- Yoga improves balance, range of motion, and energy levels; all of which can lower anxiety, reduce pain, and increase your overall feeling of well-being.
- Yoga is meditative by nature; when you practice yoga, you enter into a calmer state, and when you’re finished with a practice, that feeling of calm can carry into your day.
- Yoga provides better physical conditioning than you might realize; it strengthens muscles and bones, and aids in circulation; all effects that can make your breathing more comfortable and efficient.
We’ve talked many times in this blog about the beneficial effects of exercise for COPD patients; here are the ways in which exercise acts specifically to reduce anxiety:
When you exercise, your brain produces serotonin, the “feel good” endorphin that makes you feel happier and more satisfied. Exercise also strengthens your respiratory muscles, which can reduce your shortness-of-breath episodes, and it can improve your sleep and reduce fatigue, contributing to a stronger sense of health and well-being. Exercise also helps you manage your weight, which means you’ll feel better physically, you’ll feel better about yourself, and you won’t be as likely to become short of breath when exercising or performing everyday tasks.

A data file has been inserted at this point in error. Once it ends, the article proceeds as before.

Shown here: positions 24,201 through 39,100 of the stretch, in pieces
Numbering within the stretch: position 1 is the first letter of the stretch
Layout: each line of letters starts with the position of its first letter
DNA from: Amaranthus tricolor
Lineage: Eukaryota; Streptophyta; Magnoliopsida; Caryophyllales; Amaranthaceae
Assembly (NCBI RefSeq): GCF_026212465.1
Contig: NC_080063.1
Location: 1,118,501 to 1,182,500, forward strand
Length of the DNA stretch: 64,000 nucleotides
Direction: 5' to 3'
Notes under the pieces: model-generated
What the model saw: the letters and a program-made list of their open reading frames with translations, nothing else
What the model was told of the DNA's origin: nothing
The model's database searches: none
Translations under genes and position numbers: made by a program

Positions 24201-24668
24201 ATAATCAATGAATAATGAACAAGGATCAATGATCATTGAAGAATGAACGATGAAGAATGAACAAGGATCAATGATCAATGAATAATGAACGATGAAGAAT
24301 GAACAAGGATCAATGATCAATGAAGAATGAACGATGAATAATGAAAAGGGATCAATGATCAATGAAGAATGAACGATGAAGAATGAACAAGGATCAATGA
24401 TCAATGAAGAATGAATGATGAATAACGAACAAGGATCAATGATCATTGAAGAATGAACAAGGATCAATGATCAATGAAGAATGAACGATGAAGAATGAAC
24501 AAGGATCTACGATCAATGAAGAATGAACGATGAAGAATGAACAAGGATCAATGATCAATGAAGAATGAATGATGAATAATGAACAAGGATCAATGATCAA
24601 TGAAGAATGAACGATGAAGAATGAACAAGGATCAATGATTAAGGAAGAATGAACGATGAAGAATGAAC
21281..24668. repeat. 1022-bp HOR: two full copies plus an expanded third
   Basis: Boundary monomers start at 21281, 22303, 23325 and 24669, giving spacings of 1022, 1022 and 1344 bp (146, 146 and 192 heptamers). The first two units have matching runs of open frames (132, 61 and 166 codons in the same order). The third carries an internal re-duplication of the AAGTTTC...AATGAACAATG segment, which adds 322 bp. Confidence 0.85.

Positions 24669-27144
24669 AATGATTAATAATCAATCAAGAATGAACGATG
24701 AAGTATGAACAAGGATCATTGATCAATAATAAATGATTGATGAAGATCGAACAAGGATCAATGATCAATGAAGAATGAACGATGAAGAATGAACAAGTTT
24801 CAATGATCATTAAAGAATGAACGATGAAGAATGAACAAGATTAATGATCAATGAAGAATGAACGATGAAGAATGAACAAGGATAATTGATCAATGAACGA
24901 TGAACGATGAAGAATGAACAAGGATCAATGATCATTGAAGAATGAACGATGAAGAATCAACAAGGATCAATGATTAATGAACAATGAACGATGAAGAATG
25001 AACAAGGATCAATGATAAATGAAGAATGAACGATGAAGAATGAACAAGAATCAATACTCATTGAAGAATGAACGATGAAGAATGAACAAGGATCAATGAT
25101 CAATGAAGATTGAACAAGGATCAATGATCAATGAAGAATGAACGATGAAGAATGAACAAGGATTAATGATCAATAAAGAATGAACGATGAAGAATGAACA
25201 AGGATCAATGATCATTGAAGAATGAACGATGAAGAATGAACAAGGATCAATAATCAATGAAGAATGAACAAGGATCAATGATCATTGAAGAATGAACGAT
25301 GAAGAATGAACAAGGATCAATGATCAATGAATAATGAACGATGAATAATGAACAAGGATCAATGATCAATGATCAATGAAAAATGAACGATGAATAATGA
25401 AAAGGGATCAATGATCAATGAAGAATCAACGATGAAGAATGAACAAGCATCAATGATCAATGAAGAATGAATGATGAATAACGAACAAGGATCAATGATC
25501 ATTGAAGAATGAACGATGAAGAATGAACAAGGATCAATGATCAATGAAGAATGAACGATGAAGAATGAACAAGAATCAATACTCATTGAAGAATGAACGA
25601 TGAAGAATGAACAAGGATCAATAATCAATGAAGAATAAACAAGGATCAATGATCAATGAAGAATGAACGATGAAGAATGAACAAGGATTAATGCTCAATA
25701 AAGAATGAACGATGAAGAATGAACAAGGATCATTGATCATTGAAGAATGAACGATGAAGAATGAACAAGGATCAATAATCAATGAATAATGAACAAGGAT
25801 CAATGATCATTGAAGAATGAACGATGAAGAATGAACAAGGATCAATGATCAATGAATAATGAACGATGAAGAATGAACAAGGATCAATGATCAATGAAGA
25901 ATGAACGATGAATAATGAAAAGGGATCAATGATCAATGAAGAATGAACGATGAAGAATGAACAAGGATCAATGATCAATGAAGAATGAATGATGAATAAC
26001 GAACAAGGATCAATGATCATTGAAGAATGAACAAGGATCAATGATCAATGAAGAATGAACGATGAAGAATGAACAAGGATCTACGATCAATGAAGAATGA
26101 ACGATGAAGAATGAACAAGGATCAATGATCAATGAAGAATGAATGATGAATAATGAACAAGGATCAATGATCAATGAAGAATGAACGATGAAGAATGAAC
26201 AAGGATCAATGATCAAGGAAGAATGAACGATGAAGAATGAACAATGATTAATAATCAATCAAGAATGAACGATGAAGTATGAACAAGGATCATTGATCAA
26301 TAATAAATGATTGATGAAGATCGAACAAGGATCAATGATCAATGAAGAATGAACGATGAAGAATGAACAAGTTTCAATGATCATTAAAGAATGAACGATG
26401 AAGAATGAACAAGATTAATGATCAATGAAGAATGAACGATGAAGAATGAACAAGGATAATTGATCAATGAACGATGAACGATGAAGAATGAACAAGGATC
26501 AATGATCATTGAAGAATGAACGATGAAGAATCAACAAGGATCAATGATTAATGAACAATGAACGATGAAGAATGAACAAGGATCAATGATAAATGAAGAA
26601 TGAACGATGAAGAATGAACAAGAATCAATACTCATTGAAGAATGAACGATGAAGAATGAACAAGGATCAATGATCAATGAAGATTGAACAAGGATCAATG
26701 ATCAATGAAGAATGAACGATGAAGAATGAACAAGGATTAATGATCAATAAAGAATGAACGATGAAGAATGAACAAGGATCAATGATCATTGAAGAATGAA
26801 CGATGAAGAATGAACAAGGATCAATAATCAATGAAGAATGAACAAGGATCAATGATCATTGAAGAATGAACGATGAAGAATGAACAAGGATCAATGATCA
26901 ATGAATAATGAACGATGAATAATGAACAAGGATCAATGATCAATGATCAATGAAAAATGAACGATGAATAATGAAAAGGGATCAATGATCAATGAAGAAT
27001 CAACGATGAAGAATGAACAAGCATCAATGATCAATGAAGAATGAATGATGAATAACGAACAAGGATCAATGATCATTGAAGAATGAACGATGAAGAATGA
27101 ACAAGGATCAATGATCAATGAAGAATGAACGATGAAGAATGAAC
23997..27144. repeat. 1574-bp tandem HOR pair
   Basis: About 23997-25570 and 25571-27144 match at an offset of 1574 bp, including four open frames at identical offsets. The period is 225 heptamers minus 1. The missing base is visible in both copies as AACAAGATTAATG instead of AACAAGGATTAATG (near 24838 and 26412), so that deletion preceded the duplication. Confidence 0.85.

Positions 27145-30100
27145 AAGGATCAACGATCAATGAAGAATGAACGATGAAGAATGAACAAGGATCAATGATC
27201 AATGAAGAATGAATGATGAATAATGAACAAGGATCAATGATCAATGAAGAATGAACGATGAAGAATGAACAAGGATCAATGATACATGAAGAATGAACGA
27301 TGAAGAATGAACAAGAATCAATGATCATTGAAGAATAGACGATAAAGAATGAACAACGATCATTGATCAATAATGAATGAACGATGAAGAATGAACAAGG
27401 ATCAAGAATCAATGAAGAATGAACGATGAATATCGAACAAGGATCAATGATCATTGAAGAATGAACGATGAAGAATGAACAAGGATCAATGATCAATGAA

5) Do The 4-7-8 Breathing Exercise
We’ve talked before about pursed-lip breathing, which is always a good technique to have on hand. Here, in addition, is a deep breathing exercise you can practice to stave off anxiety attacks:
- Start with a straight back.